God speaks to me all the time.  In the certainty of a decision.  In what some people call coincidences.  In the glory of a garden.  But one time God spoke to me in a voice.  A very loud and authoritative voice.  When I was fourteen, blissfully going about life, just beginning my freshman year of high school.  I remember it as if it just happened  minutes ago.  I was putting my books in my locker, when I heard a very real and very loud voice say "This is your husband".  At the same moment my friend Kurt Centella was speaking to me, trying to introduce me to his friend Randy.  I turned around and stared into the bluest eyes and I knew.  I often wonder why our marriage was so important to God that he personally introduced us.  What did he have in store for us?  I do know that together that we've reared wonderful, successful, hard-working, and more importantly kind and generous children.  We've made a pretty good stab at this thing called life.  And we certainly have enjoyed the struggles along the way.

I know no one wants to hear it, so I'll just say that neither one of us had a happy childhood. So when we left  home to marry, we knew that there would be no running home to mama if things didn't work out, which was actually a blessing in disguise.  We took the part of the vows about cleaving to each other very seriously.  We were united in adversity as many so-called friends discouraged us by arguing that we were too young (19 and 21), needed to get out and explore the world more, needed more experience in life, etc. I often ponder if those people have made happier marriages than we have, it's doubtful..  As for the exploring the world, it was much better to do it together.  At the end of the day, the best place in the world has been our own dear little home, and no five star restaurant could serve a tastier dish than strawberries and peas plucked from the vine and eaten right there in the garden.

So today, after thirty-three years together, we still laugh, dream and scheme together.  We still cleave to each other in hardships.  And he still sees me as that young girl not the fifty-two year old woman that I am!   With love and fidelity to my dear Ran, the most exasperating and wonderful person on Earth!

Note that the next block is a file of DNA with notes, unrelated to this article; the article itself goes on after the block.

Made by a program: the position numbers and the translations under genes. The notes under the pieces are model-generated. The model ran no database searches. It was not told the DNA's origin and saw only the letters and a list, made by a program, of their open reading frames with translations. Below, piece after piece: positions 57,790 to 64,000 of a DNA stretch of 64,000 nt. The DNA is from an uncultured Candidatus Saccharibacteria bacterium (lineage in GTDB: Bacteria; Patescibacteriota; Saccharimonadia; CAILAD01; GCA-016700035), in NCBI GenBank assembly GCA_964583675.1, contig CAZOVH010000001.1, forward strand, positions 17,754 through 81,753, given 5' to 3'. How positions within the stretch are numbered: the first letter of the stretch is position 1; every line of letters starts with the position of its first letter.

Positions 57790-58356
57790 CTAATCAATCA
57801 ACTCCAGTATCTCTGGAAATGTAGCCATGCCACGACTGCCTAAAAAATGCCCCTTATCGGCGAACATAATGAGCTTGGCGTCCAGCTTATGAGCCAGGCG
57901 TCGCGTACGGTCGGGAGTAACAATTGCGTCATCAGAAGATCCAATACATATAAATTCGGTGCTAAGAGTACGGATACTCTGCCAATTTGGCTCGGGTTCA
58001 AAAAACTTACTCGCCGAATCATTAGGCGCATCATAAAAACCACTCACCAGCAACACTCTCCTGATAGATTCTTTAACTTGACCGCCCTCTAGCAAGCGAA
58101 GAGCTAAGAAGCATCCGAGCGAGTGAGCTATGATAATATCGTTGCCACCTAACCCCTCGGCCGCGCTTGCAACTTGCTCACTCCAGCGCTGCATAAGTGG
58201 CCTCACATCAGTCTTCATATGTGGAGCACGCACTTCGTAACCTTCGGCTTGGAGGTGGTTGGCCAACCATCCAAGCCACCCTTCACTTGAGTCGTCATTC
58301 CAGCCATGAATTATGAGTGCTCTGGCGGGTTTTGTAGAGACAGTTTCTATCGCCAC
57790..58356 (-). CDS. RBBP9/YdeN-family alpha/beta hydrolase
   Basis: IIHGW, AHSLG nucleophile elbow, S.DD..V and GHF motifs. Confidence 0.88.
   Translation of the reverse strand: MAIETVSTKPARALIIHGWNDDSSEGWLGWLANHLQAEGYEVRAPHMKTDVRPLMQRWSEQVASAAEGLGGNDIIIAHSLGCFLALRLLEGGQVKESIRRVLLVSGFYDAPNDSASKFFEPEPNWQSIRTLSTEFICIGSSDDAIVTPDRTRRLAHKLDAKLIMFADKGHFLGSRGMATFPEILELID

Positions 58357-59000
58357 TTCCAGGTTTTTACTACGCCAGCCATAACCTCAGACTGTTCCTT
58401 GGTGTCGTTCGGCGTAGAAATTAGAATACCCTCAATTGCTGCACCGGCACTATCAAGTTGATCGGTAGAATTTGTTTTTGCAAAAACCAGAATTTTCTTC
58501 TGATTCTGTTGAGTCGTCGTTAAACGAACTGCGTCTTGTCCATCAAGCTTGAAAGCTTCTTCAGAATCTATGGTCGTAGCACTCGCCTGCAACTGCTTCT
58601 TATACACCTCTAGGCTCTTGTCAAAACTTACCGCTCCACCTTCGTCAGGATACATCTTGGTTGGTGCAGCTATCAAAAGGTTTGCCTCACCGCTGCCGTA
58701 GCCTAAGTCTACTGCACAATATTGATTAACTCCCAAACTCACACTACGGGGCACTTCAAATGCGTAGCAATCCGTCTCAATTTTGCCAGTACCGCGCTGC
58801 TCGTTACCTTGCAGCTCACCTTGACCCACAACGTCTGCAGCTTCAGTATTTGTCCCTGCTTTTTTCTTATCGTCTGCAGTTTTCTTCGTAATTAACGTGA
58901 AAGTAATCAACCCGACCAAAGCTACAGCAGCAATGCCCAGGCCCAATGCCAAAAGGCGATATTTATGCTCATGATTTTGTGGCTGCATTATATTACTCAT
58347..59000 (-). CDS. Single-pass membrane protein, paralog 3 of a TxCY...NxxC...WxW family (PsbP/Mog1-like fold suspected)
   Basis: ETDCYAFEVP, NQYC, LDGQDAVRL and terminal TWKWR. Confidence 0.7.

The picture is of our front garden.  Ran loves hostas and this one is huge.  I get a lot of hosta envy from fellow gardeners  over this one!

Tuesday, July 5, 2011


Ah, mastery... what a profoundly satisfying feeling when one finally gets on top of a new set of skills... and then sees the light under the new door those skills can open, even as another door is closing.
~ Gail Sheehy ~ 

Well, we finally got the settee reupholstered that I mentioned in a previous post.  Reupholstering is one of those skills that has saved us thousand of dollars over the years.  I always say that if you can wrap a complicated shaped gift box, you  can reupholster. There are lots of books out there on the subject,  but to learn, you really just need to keenly observe how it was done in the first place.  I wouldn't start out with a deeply tufted Victorian davenport, but eventually you could work your way up to it.  Dining room chairs are a good place to start. Then maybe a simple chair that doesn't have a separate cushion. If you ask me, reupholstering is a lot easier and takes a lot less skill than making slipcovers that so many of you wonderful seamstresses make. 

And the money you'll save!  This cute little loveseat started out as a rather staid fussy thing with a formal powder blue brocade cover.  By switching the fabric to this serene blue-green vintage Waverly print, it went from uninviting to comfy English cottage.  The settee cost $35  and the fabric was about $30 from an Ebay auction.  And additional $5 for staples and that brings the total cost to $70. By the by, don't you love the names of those vintage fabrics, Quaker Lady, Sturbridge Stencil, Wedgewood Trellis?  They seem so romantically New England-y  farmhouse-y  dear.  Auctions, estate sales, and garage sales are chock full of nice well made furniture just waiting to be revived and that can be purchased for a song (well maybe not a song if I'm singing!).  And usually it's better made than the newer stuff since most have hardwood frames and tendoned joints.  Plus the scale is right for smaller homes.  New furniture seems to be made for the Taj Mahal or something.  

The bottom line is this; don't let the fear of failure keep you from trying something new, be it gardening, canning, playing piano or whatever your heart desires to learn.  The libraries and book stores have volumes of how-to books. Schools offer classes on all sort of things.  Study up and take the plunge.  You might discover a new skill that gives you joy.  If not,it will be an oy vay! moment and you can move on knowing you tried at least.  This winter when I have more time, I'll be studying photography.  As you can see by the above picture, that's one skill that needs some honing! I think that the battery needs recharging, that might help it look a bit sharper.  Lighting wasn't good either.  Even I know that much!